Bioactive albumin functionalized polylactic acid membranes for improved biocompatibility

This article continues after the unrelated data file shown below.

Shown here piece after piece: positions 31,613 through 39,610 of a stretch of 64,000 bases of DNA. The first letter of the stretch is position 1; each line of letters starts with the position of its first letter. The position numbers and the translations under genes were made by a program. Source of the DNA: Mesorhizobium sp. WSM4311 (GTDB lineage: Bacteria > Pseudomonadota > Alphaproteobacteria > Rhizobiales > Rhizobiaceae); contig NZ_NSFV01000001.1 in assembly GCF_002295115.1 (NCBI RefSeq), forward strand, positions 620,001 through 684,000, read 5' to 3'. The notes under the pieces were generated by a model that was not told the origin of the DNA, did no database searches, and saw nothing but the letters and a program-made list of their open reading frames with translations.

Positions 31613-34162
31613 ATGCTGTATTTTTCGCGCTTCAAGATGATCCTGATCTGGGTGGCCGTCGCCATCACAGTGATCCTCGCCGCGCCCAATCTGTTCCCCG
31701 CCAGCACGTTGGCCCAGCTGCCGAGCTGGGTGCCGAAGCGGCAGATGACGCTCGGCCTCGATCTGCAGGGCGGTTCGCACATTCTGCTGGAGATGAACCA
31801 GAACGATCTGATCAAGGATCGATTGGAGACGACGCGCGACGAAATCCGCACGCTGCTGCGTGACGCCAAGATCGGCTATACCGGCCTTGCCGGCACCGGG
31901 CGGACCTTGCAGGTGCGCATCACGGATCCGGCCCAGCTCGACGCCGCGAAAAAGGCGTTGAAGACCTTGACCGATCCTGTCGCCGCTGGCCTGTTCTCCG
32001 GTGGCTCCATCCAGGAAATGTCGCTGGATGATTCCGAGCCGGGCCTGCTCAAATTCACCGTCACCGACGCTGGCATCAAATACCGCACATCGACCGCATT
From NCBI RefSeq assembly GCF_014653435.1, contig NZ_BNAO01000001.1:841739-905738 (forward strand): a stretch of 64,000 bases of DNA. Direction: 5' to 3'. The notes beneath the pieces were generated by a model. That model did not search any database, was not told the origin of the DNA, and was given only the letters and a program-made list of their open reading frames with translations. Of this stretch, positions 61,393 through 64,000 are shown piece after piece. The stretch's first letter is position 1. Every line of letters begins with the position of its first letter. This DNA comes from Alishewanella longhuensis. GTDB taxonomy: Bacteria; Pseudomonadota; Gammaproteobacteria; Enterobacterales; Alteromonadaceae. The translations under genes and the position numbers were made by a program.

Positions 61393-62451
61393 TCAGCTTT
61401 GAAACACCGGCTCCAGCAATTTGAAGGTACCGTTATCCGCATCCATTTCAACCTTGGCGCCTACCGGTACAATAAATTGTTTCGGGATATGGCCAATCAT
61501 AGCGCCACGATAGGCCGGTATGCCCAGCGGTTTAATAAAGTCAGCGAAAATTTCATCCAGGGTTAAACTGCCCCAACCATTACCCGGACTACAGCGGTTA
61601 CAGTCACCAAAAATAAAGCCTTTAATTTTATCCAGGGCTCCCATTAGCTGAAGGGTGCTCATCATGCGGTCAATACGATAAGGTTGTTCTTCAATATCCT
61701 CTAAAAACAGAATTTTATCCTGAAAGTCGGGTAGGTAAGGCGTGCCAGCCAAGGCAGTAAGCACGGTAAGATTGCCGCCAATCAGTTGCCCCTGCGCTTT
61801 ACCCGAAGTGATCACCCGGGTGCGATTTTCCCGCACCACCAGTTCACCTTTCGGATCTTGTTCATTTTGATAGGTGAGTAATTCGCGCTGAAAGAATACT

Biocompatibility is a major challenge for successful application of many biomaterials. In this study the ability to coat chemically and enzymatically activated poly(L-lactic acid) (PLA) membranes with heat denatured human serum albumin to improve biocompatibility was investigated. PLA membranes hydrolyzed with NaOH or cutinase and then treated with 1-ethyl-3-(3-dimethylaminopropyl) carbodiimide, hydrochloride (EDAC) as a heterobifunctional cross-linker promoted the coupling ACOOH groups on PLA membranes and ANH2 groups of heat denatured human serum albumin. This resulted in increased hydrophilicity (lowest water contact angles of 43° and 35°) and highest antioxidant activity (quenching of 79 μM and 115 μM tetramethylazobisquinone (TMAMQ) for NaOH and cutinase pretreated membranes, respectively). FTIR analysis of modified PLA membranes showed new peaks attributed to human serum albumin (amide bond, NH2 and side chain stretching) appearing within 3600-3000 cm 1 and 1700-1500 cm 1 (Fig. 3). MTT studies also showed that osteoblasts-like and MC-3T3-E1 cells viability increased 2.4 times as compared to untreated PLA membranes. The study therefore shows that this strategy of modifying the surfaces of PLA polymers could significantly improve biocompatibility.